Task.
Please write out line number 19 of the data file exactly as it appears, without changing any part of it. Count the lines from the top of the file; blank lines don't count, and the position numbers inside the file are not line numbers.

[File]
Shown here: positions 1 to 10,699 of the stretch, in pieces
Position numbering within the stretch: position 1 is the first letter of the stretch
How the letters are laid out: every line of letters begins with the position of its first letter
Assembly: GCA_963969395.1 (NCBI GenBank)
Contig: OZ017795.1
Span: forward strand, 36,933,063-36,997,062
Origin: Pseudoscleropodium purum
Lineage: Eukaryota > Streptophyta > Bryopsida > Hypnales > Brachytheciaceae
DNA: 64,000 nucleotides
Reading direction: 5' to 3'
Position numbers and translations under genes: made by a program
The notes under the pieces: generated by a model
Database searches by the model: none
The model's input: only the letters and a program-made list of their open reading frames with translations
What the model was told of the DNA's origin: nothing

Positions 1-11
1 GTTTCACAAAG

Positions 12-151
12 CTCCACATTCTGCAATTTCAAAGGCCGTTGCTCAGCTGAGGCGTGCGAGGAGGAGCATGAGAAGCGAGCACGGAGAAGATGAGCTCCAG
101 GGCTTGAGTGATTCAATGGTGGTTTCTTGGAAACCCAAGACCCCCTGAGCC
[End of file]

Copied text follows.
12 CTCCACATTCTGCAATTTCAAAGGCCGTTGCTCAGCTGAGGCGTGCGAGGAGGAGCATGAGAAGCGAGCACGGAGAAGATGAGCTCCAG